• deals in valuable diamonds are sealed by a
    handshake on the diamond exchange
  • when trust breaks down, unwritten rules must be
    codified and third parties brought in to resolve
    differences.
  • under certain conditions clusters slow
    technological innovation
  • resource diseconomies
  • insular competitive practices
  • lock-in in ageing technology

142
end part 1
143
  • ELEMENTS OF ENTREPRENEURIAL
  • STRATEGIC THINKING

144
what you should do...
  • seeing the big picture...
  • assessing the technology
  • assessing the industry
  • canvassing the business ecosystem
  • assessing the business project
  • uniqueness and complementary assets,
    sustainability
  • appropriating value
  • business models
  • project complexity
  • assessing the business portfolio

145
elements of entrepreneurial strategic thinking
  • assessing technological innovations performance
    envelopes

146
performance envelopes
  • objectives
  • canvas key performance criteria of a given
    technology/product/market
  • what criteria are determining in the purchase
    decision of your customers?
  • if applicable define per market segment
  • how does your product rate?
  • how does your competition rate?
  • the key challenges
  • identifying the relevant criteria, segments
  • assessing correctly how you and your competitors
    score
  • its forces you to consider things from the
    perspective of your customer!

147
the palm example
  • palm gridpad
  • too big and heavy
  • too expensive
  • for use inside specialized markets
  • no pc connectivity
  • apple newton
  • heavy and cumbersome
  • mediocre handwriting recognition

148
palm pilot
  • market segment
  • clearly defined target group mobile
    professionals
  • criteria
  • simplicity
  • small size
  • reasonable price
  • attractive design
  • connectivity
  • reliable input through easily learned character
    set

149
  • palm pilot improvements
  • simplicity
  • size
  • connectivity
  • handwriting input

handeld device performance envelope 1996
150
the palm business case lessons
  • redefining the performance envelope
  • often it is in the definition of the criteria
    that a strike of genius makes the difference!
  • example of palm computer
  • simplicity replacing pocket calendar
  • replacing criterion character recognition by
    input through handwriting
  • three criticial success factors
  • understanding the customer pain
  • understanding deeply an area of technology and
    what it can and cannot deliver today, and
    tomorrow
  • find ways to harness the technology to resolve
    these problems

151
canvassing the performance envelope
  • define who is your customer
  • list known or suspected market segments customer
    groups with specific needs
  • list criteria known or suspected to weigh in the
    customer decision
  • sources
  • expertise , informal information
  • hunches, convictions
  • market surveys, customer surveys
  • a strike of genius in the definition of the
    criteria can make the difference!
  • calibrate each criterion
  • what is the show stopper level?
  • optionally define the relative importance of
    each criterion

152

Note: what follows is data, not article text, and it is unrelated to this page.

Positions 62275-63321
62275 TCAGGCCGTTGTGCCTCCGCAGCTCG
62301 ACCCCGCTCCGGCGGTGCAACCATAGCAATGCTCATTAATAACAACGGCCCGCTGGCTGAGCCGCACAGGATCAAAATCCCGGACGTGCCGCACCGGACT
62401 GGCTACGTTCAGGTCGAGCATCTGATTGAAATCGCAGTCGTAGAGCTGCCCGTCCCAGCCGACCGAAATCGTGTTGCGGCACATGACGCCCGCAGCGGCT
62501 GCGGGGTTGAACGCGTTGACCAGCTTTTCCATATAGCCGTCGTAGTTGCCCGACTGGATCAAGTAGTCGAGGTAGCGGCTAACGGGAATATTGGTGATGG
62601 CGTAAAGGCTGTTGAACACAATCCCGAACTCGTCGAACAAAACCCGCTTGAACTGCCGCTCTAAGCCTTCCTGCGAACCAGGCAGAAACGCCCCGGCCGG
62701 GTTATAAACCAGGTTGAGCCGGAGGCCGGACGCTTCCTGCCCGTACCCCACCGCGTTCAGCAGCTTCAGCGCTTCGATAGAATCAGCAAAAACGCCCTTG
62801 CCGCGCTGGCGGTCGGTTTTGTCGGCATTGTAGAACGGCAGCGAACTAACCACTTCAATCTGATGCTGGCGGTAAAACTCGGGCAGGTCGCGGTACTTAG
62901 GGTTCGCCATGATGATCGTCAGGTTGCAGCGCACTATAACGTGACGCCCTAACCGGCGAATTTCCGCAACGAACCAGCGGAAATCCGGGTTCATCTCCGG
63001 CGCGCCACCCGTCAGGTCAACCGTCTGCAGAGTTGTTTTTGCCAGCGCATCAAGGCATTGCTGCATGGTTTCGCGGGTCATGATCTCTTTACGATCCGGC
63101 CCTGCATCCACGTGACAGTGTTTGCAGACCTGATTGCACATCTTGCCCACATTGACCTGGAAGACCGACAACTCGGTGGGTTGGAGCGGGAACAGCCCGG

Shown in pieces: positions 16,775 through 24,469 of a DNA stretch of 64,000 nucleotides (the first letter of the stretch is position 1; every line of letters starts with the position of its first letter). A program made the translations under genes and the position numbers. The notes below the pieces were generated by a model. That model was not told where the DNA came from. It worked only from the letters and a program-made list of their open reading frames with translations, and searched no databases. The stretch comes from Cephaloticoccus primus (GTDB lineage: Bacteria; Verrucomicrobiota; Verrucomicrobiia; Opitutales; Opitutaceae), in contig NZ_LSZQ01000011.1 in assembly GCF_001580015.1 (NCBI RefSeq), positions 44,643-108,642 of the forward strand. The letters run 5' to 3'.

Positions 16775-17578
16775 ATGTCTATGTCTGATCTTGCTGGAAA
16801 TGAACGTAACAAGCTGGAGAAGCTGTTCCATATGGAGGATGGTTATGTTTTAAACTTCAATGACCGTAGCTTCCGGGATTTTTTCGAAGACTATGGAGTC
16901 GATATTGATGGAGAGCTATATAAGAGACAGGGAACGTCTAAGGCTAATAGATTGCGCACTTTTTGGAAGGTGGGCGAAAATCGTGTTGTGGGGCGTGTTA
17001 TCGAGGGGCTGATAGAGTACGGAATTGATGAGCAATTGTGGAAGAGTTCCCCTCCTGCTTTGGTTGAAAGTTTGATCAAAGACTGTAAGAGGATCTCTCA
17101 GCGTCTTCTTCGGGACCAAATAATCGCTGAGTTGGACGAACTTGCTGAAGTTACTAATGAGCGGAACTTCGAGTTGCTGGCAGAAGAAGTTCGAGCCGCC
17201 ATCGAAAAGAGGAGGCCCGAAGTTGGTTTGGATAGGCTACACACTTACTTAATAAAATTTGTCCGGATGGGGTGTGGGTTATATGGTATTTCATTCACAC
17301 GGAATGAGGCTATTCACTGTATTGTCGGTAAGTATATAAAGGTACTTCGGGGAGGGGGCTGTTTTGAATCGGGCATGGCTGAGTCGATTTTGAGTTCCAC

performance envelope e-ink
153
elements of entrepreneurial strategic thinking
  • assessing industries
  • is it an interesting industry?

154
Porters 5 industry forces
155
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156
elements of entrepreneurial strategic thinking
  • business models

157
business model simplified
  • what do you need to do in order to run your
    business?
  • series of processes
  • financially
  • how much money do you need start it up
  • how much money is tied up in the process
  • how much money do you generate

158
keys to economic viability
  • revenue is adequate in relation to capital
    investments required and margins
  • customer acquisition and retention costs and time
    need to attract customers are viable
  • margins are adequate to cover fixed costs
  • operating cash cycle characteristics are
    favorable
  • how much cash must be tied up in working capital
    (inventory...) and fow how long
  • how quick customers will pay
  • how slowly suppliers and employees must be paid

159
webvan
  • Webvan was an online "credit and delivery"
    grocery business that went bankrupt in 2001. It
    delivered products to customers' homes within a
    30-minute window of their choosing.
  • At its peak, it offered service in ten U.S.
    markets San Francisco Bay Area, Dallas, San
    Diego, Los Angeles, Chicago, Seattle, Portland,
    Atlanta, Sacramento, and Orange County. The
    company had originally hoped to expand to 26
    cities
  • none of Webvan's senior executives (or major
    investors) had any management experience in the
    supermarket industry, including its CEO George
    Shaheen who had resigned as head of Andersen
    Consulting (now Accenture), a management
    consulting firm, to join the venture.

160
  • Webvan tried to embrace a total customer
    satisfaction model involving a 30 minute window
    delivery without considering that many working
    customers would like their groceries delivered at
    home at night.
  • Webvan placed a 1 billion (USD) order with
    engineering company Bechtel to build its
    warehouses, bought a fleet of delivery trucks,
    purchased 30 Sun Microsystems Enterprise 4500
    servers, dozens of Compaq ProLiant computers and
    several Cisco Systems 7513 and 7507 routers, as
    well as more than 80 21-inch ViewSonic color